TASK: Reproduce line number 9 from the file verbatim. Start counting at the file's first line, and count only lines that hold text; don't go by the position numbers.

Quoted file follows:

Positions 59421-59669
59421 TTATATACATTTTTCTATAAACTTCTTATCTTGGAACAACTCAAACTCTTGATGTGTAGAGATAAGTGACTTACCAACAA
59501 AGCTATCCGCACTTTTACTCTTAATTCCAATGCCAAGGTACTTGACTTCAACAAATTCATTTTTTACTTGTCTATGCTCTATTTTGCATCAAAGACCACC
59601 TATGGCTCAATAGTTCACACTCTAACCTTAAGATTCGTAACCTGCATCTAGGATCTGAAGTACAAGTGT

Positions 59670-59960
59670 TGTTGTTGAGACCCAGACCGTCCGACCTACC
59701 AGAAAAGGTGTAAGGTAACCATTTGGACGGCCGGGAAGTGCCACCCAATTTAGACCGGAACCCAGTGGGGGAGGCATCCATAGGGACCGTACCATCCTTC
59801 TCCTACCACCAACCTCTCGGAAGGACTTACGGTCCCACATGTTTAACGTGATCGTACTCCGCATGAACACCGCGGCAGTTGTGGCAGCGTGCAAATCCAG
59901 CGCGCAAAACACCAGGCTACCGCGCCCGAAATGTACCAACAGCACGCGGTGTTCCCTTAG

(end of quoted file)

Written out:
59901 CGCGCAAAACACCAGGCTACCGCGCCCGAAATGTACCAACAGCACGCGGTGTTCCCTTAG